A Pale Glimpse of Moon

The first of this summer’s literary extravaganzas was held last Tuesday night at the old Basilica di Massenzio near the Roman Forum. It is part of an impressive annual cultural series, where an international group of writers is invited to offer readings dedicated to the theme of that year.

This year’s theme is “Terra Luna”, commemorating the forty-year anniversary of the first moon-walk, and the first two writers in the series were an American (Andrew Sean Greer, who spends his time equally between San Francisco and New York), and a far better-known Italian author (Margaret Mazzentini, who is married to a wonderfully gifted actor, Sergio Castellito, who read her first piece in tandem with her).

The night could not have been more perfect for a festival dedicated to the Moon. The massive brick-faced antiquities were exquisitely illuminated in the twilight, and a pale sliver of moon was visible to the left of the stage just when the reading began. It was a mesmerizing space of two hours in every sense, because all the senses were quickened. This, I thought, was Rome at its best and most seductive.

Perhaps it was America at its best as well. Greer went first and he recognized his role in this grand affair. He was the opening act, the warm-up band, and he handled his role with humility and self-effacing dignity. There is nothing more surprising, nor more pleasurable, than having the warm-up band make you wish them to hang around. He hung around.

Greer’s story was a strange one, divided in three parts separated by haunting musical interludes. For some reason, the sky has gone dark in his story, and two lesbian lovers, who had found each other twenty or more years after their first romantic college encounter, are debating whether to flee Manhattan or to wait it out. Eventually they do, opting as so many millions of others to leave through one of the few working tunnels, making their way to the countryside and the imagined salvation awaiting them in western Pennsylvania.

The only light they see on this epic odyssey is created by fire—the fires of rioters and looters in the city, then later, the massive conflagration of an entire forest, up in flames.

It was a strange story, in some ways. I wondered how the detailed and delicate descriptions of how these two women found each other and rekindled an earlier adolescent love was heard in the city of “dolce vita.” And by the third sequence, I began to wonder, “where has the moon gone?”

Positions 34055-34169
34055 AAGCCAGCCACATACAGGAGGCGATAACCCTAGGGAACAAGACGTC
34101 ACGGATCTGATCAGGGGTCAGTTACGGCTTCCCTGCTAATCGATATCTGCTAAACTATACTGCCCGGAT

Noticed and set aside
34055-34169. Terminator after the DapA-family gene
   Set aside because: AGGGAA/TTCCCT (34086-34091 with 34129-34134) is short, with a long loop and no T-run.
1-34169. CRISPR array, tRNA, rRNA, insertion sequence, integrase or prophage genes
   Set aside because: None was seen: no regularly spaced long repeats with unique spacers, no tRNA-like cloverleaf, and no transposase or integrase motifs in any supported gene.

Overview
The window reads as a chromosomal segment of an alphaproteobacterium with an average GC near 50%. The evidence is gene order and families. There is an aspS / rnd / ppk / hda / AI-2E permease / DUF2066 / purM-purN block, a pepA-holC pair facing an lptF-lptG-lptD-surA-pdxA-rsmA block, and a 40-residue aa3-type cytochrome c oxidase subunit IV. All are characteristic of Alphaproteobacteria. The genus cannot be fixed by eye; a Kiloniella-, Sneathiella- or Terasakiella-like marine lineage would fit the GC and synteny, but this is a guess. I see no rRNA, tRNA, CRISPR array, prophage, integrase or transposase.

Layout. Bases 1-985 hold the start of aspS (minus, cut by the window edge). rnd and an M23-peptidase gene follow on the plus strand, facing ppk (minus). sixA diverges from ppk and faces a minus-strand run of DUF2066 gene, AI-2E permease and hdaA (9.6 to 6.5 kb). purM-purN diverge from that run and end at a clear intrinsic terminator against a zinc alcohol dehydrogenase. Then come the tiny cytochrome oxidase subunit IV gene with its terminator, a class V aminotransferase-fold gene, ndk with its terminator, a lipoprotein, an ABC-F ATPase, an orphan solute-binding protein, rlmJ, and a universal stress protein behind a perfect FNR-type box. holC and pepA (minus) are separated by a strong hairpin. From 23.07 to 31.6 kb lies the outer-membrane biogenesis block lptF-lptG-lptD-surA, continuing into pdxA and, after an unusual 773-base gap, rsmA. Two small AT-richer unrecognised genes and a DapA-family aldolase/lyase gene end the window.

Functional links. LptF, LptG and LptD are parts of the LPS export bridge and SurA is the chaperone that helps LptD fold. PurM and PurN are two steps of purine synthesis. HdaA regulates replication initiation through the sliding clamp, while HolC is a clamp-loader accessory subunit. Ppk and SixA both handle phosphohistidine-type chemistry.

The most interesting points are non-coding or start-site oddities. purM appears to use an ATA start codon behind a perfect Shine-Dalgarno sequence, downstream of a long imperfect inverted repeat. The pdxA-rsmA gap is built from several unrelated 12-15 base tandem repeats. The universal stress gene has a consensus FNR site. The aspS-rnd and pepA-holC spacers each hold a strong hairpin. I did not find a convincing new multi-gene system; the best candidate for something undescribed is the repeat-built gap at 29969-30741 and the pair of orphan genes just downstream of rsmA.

The moon’s pale crescent had, by then, sunk below the rise of broken antiquities, so it was absent now. It was also surprisingly absent from Greer’s story. Only near the end did I see with a shock why that was so.

As the women get closer to the Pennsylvania border, they begin to wonder out loud how long this will last, and implicitly, whether Pennsylvania will be any better than New York. Suddenly, Louise, the elder and quieter of the two, explodes in a moment of sheer terror and quiet, certain pain.

“You know what will happen,” she exclaims. “They’ll burn the books… before the furniture… before the clothes… they’ll burn all the books…. They always do.”

There was a pause, as her lover tried to calm her frayed nerves. “Lou… don’t… don’t…” she quietly repeats, like a mantra, like a prayer. But Louise is not to be quieted, not in this darkenss.

“It’s the new dark ages,” is her whispered conclusion.

It was a stunning moment and a brilliant artistic achievement. Throughout the first sequence, as his descriptions of the darkness and confusion intensified, I kept thinking of New York on September 11th, 2001. But not now.

Greer captured a moment of mingled anguish and fear, of grief and anger, giving all of these emotions exquisite voice. “It’s the new dark ages.”

How was this heard in Rome, in the context of the new conservatism, the new oligarchy, and the new barbarism of the second regime of Roberto Berlusconi? They can burn books, records, and they can torch the environment.

And how, by contrast, was it heard by me, an expatriate North American, who heard these same images—of burned books and new dark ages—when given voice by a bright young man from San Francisco? They can burn people, too.

The new dark ages may be as cultural and religious, as they are ecological and political. That is the worry voiced in this strange story.

And where is the moon in all of this? She has gone elsewhere; her soft light has fled.